If you’re looking for songs that emanate sexual indulgence and romantic gluttony, there is no shortage of ditties in Britney Jean Spears’s impeccable pop arsenal that tap into the desire for an extravagantly good time. There is something about Gimme More, though – the dark gem of her 2007 album Blackout – that feels particularly cocksure, setting her trademark breathy vocal to slippery pole-dance EDM. “Cameras are flashin’ / While we’re dirty dancin’… They keep watching, keep watching / Feels like the crowd is saying / Gimme, gimme more”. From an artist who knows all too well the pressures of trying to deliver to insatiable public expectation, the slightly sinister double meaning only adds to the song’s feeling of urgency, seeking escape in the shadows of excess. Jenessa Williams
“What could violate social convention more than women coming together to indulge their hunger and take up space?” There’s more than one way to answer that question, but that doesn’t detract from the impact of Lara Williams’s smart debut novel, Supper Club. Nor from the fun of her descriptions of an all-female heavy dining society, who cram down calories, squeeze hunks of steak through their fingers, dance on the furniture, take their tops off, take MDMA, throw food, throw up – and then clean up and do it all again. Williams’s wit is as caustic as acid reflux, but she aids digestion with accompanying helpings of thoughtful compassion. This becomes a novel about the “bottomless, yearning hunger” of sadness, as well as about debauchery. It turns out there are some voids that just can’t be filled – even with heroic quantities of meat, drink and drugs. Sam Jordison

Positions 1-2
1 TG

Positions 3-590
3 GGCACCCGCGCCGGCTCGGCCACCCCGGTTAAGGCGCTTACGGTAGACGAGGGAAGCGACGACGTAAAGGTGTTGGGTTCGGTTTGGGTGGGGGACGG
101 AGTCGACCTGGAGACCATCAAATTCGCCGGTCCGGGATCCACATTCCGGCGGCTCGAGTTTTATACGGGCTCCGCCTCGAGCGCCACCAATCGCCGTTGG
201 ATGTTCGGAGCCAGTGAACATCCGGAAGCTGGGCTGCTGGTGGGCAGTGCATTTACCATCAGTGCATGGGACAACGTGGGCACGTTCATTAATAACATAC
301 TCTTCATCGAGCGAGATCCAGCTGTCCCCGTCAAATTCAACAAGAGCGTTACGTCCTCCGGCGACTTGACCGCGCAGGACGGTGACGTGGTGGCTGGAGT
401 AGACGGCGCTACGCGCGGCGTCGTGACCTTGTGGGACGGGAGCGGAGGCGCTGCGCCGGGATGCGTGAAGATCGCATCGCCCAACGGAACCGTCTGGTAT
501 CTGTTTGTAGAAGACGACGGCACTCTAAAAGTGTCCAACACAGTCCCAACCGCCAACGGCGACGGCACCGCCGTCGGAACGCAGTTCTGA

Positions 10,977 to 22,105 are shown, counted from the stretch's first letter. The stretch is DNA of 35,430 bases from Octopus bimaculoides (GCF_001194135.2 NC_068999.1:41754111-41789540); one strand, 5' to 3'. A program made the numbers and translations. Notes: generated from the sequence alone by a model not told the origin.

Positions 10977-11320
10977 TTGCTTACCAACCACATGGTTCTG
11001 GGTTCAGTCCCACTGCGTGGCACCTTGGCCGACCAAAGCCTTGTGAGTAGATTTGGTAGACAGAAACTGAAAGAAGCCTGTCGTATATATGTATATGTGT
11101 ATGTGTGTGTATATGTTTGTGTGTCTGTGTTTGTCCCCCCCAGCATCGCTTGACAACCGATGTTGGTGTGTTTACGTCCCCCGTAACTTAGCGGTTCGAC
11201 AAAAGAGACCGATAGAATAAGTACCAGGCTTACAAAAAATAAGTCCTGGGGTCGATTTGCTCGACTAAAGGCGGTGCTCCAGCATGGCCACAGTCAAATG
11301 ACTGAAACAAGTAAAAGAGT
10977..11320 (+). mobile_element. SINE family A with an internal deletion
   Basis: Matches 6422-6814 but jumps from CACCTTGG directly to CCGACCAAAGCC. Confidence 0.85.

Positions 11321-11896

A game such as World of Warcraft is built to indulge the player: here’s an unconquerably enormous power fantasy, stuffed with thousands of hours’ worth of entertainment for you to luxuriate in however you like. You can gorge yourself on a game like that. But a game such as Red Dead Redemption 2 is purpose-built to indulge its developers’ perfectionism. Rockstar’s dramatic, fastidious western is an exercise in excess, the product of untold hours of human labour and hundreds of millions of dollars, all in the service of creating the most believable digital world ever conceived. The insides of drawers, grime on guns and sweat on horses are all ridiculously, indulgently modelled, true to life where possible. And, although outlaw protagonist Arthur Morgan’s life is pretty rough and ready, when you draw a bath at an inn or order an era-appropriate, beautifully presented meal at the saloon, he gets the odd moment of indulgence, too. Keza MacDonald